Temperature is among the environmental factors that vary most consistently with latitude, and is a fundamental driver of biological processes. Metabolic theory mechanistically links environmental temperatures to a suite of biological processes, including metabolism and trophic transfer (912). For example, metabolic theory predicts that per-capita consumption rates of ectothermic consumers should follow increased metabolic needs and activity, and increase with rising temperature (13). But the traits of consumers, their abundance, and the resources available to them also change with temperature (14, 15), so total consumption rates may be poorly predicted by temperature alone. Separating these effects requires data on geographic variation in consumption.
Our understanding of global variation in top–down processes in marine systems is largely indirect, based on inferences from distributions of organismal traits such as body size and morphological defenses (e.g., refs. 2 and 16) and on comparisons of primary production, prey abundance, and predator abundance (e.g., refs. 17 and 18). The distribution and abundance of species respond to ecosystem productivity, reproductive rate, migration, mortality, and evolutionary history, all of which are modified by temperature (e.g., refs. 19 and 20). But while the spatial distribution of primary production and human predation (fishing) is well-documented (21, 22), we have only sparse empirical measurements of geographic variation in consumption by natural predators, which are needed to predict trophic transfer and prey abundance. Thus, we lack a global map linking the central ecological process of consumption to temperature and other drivers.
We approached this problem by measuring feeding intensity of generalist marine consumers across 42 sites around the globe representing two widespread coastal habitats: seagrass and unvegetated sediments. Seagrasses provide shelter and fuel primary and secondary production (2325), and seagrass persistence is in turn linked to trophic processes, as midlevel carnivores consume herbivores that can facilitate or damage seagrass (2630). Therefore, understanding consumption by midlevel predators is key to seagrass conservation and restoration efforts (30).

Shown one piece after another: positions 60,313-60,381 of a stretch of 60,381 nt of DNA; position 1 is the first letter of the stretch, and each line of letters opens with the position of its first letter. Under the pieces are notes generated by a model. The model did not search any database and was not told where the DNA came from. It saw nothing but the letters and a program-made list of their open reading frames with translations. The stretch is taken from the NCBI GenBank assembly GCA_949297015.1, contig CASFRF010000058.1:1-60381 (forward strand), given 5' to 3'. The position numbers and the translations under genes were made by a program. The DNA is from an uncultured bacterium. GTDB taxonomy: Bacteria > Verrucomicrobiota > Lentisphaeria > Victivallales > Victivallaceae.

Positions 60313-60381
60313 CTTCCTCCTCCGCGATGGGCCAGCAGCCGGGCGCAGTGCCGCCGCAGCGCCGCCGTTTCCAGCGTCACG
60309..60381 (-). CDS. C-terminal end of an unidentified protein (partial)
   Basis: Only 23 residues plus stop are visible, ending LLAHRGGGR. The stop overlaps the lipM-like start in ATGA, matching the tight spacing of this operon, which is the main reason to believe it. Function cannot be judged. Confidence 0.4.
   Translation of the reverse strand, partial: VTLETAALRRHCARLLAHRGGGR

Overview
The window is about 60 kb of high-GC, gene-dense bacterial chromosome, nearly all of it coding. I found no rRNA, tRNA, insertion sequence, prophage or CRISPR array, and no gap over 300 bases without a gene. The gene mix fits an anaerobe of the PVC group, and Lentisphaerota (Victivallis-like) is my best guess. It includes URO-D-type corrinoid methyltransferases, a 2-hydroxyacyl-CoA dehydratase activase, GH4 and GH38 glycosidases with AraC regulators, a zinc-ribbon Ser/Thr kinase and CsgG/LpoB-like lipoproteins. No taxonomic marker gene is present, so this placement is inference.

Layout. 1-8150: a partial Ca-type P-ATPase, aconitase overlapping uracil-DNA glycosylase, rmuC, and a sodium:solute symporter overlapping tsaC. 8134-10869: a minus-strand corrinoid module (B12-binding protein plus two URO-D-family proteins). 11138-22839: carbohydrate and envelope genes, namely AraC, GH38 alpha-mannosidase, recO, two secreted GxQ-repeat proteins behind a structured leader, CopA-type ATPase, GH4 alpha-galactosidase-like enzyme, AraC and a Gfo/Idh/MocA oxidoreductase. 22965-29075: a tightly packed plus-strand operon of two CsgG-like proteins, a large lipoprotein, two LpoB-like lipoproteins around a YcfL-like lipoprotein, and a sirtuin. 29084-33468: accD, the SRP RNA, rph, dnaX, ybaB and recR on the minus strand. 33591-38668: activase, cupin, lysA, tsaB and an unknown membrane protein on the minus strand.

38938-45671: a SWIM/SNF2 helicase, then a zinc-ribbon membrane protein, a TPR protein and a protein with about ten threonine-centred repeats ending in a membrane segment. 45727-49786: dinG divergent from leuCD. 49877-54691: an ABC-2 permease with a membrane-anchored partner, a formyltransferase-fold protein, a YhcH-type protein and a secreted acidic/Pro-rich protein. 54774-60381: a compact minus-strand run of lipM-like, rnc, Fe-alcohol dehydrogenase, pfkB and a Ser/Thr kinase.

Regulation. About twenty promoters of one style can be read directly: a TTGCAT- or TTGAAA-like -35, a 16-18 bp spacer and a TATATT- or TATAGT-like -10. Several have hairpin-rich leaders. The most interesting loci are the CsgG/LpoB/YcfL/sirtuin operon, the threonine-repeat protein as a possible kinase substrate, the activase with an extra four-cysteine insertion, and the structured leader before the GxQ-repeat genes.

To compare consumption rigorously around the world’s coasts, we used a simple, standardized feeding assay, offering small (∼1 cm) discs of dried squid mantle as bait. Squid is attractive to many generalist marine predators, including midsized fishes and crustaceans, which we surveyed in both seagrass and unvegetated habitats. Importantly, standardizing bait allowed us to estimate consumption rates on a comparable basis while avoiding confounding influences of geographic variation in prey type, prey behavior, and prey defenses. Previous studies (e.g., refs. 31 and 32) have shown changes in feeding on standardized prey across latitude, but ours covers nearly the entire latitudinal range of seagrasses on four continents and multiple ocean basins in both the Northern and Southern Hemispheres (our study, 38°S to 67°N; seagrass, 45°S to 70°N). This allowed us to test the consistency of latitudinal gradients in consumption in two widespread habitats, and to begin disentangling the role of correlated drivers. Based on previous studies documenting broad-scale patterns in biodiversity (3, 33, 34), prey defense (2), trophic interactions (5, 35, 36), and metabolism (12), we hypothesized that rates of bait consumption would increase with temperature toward the equator.

Results and Discussion

Contrary to our expectations, bait consumption peaked away from the equator in both hemispheres (25 to 35° north and south) and was consistent between seagrass and sediment habitats (Fig. 1A), despite slightly higher density, richness, and biomass of consumers in seagrass (SI Appendix, Fig. S1). Although our sampling near the equator was relatively sparse, the decline in measured bait consumption at the lowest latitudes was robust in two independent regions (SI Appendix, Fig. S2). This midlatitude peak was supported by a hump-shaped relationship between absolute latitude and consumption (comparison of models with and without a second-order polynomial; quadratic model Akaike weight wquad = 0.86). In contrast, satellite-derived mean annual sea surface temperature (SST) decreased monotonically with latitude (Fig. 1C), and the hump-shaped relation of SST to consumption was much stronger than that for latitude (wquad > 0.99). This nonlinear relationship between SST and consumption was also supported in two independent, well-sampled transects along the northwest Atlantic (wquad = 0.97) and southwest Pacific (wquad = 0.99) (SI Appendix, Fig. S2), strengthening the inference that the equatorial dip in consumption reflects a response to temperature, rather than some other correlate of latitude.
Fig. 1.
Distributions of bait consumption by generalist marine predators and temperature across the 42 sites in this study. (A) Consumption rate of tethered dried squid bait peaks at midlatitudes in both hemispheres. Point color represents habitat, and lines show independent quadratic generalized linear models fitted for each habitat type in each hemisphere. (B) Map of study sites. (C) Latitudinal pattern of mean annual SST.